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Efficient Django Delete Cascade


I'm working on a project that is developed using django. Part of the is project requires deleting n-level-deep relational data with a huge quantity of detail records at the lowest level.

Django allows for the setting of on-delete actions in the ForeignKey instantiation. Unfortunately, the on-delete action is not set in the database. It turns out that django is designed to handle cascade actions in the ORM at the application level. What this means is that it can use up a lot of memory resources as it walks relations, instantiates objects and deletes them through its ORM functionality.

Our project is deployed in Openshift. This ORM activity was causing the pod to be halted as it OOM'd. This was a drag for everyone and was causing data processing operations to back up.

So, what to do about it? I decided to not worry about django messaging at the lower cascade levels and instead manage the cascade myself. This required the development of some utility functions to compile QuerySet instances into SQL and another function to recursively walk model relations. The idea was to have the relation walker recursively reach the lowest relations level, then execute SQL directly on its way back up. Also, there is no query execution until the recursion works its way back. The benefit here is that we can use the ORM to construct a top-level query for records to delete, then the cascade function will find all of the models that depend on records from the target and execute the SQL necessary to simulate the delete cascade functionality that a database like PostgreSQL can handle.

This design was intended to be a compromise for ease of use in our application and not have to write a complicated django application extension or change the entire applications model inheritance to use a subclass of models.Model.


Utility Functions

This required the creation of small set of utility functions to handle compilation of a QuerySet instance into either DELETE or UPDATE SQL statements. Also, a common function was needed to directly execute the compiled SQL with parameters

The delete SQL compiler:

from django.db import transaction
from django.db.models.sql.compiler import SQLDeleteCompiler

def get_delete_sql(query):
    Compile a DELTE SQL statement from a QuerySet instance
        query (QuerySet) : The query to compile to SQL
    Returns (tuple):
        (sql, params) : sql is the sql statement to exeucte
                        params are any parameters for the statement to use. This is a tuple.
    return SQLDeleteCompiler(query.query, transaction.get_connection(), query.db).as_sql()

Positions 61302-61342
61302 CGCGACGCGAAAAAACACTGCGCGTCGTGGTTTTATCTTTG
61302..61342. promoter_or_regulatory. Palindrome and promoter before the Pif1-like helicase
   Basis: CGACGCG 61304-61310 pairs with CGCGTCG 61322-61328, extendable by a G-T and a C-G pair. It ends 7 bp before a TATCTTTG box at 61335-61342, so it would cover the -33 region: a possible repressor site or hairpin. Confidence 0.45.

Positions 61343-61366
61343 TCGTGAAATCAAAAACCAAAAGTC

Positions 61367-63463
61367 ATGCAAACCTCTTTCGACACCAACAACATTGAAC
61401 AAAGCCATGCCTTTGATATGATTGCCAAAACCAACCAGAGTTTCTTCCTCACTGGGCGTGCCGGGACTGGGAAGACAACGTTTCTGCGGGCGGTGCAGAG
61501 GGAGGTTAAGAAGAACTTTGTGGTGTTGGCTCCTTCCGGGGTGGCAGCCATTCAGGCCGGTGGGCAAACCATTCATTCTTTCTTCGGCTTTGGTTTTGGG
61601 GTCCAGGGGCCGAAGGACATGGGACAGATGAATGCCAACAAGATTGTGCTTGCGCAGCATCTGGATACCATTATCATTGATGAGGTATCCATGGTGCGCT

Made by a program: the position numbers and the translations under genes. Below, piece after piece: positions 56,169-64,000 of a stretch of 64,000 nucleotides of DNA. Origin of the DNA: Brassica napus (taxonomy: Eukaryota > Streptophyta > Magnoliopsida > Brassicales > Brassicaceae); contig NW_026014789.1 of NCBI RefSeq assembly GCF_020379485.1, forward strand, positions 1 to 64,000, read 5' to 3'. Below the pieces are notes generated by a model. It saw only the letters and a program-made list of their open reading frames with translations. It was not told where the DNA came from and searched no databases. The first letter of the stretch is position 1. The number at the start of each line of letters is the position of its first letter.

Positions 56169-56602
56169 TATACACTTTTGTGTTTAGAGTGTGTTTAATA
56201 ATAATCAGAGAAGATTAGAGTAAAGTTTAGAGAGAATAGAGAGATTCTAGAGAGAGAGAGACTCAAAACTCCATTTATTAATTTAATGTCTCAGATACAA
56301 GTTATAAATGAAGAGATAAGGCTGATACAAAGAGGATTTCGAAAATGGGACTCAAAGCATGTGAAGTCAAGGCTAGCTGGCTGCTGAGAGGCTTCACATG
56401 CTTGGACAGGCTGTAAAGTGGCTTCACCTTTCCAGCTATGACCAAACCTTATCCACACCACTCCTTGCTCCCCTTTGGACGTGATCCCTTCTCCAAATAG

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The update SQL compiler:

from django.db import models

def get_update_sql(query, **updatespec):
    Compile the query with the update specifications into an UPDATE SQL statement and parameters
        query (QuerySet) : The QuerySet that will select the row(s) to update
        updatespec (dict) : {column: new_value} expressed in the function call as `column=new_value` named parameters
    Returns (tuple):
        (sql, params) : sql is the sql statement to exeucte
                        params are any parameters for the statement to use. This is a tuple.
    assert query.query.can_filter()
    query.for_write = True
    q = query.query.chain(models.sql.UpdateQuery)
    q._annotations = None

    return q.get_compiler(query.db).as_sql()
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The executor:

import logging

from django.db import transaction
from sqlparse import format as format_sql

LOG = logging.getLogger(__name__)

def execute_compiled_sql(sql, params=None):
    Execute the SQL with any parameters directly using connection.cursor()
        sql (str) : The parameterized SQL statement.
        params (tuple/list) : Parameters for the sql statement or None
    Returns :
        int : rows affected by the statement
    rows_affected = 0
    with transaction.get_connection().cursor() as cur:
        params = params or None
        LOG.debug(format_sql(cur.mogrify(sql, params).decode("utf-8"), reindent_aligned=True))
        cur.execute(sql, params)
        rows_affected = cur.rowcount

    return rows_affected
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This executor function will log the actual sql statement (with parameters inline) at the DEBUG level.

Cascade Function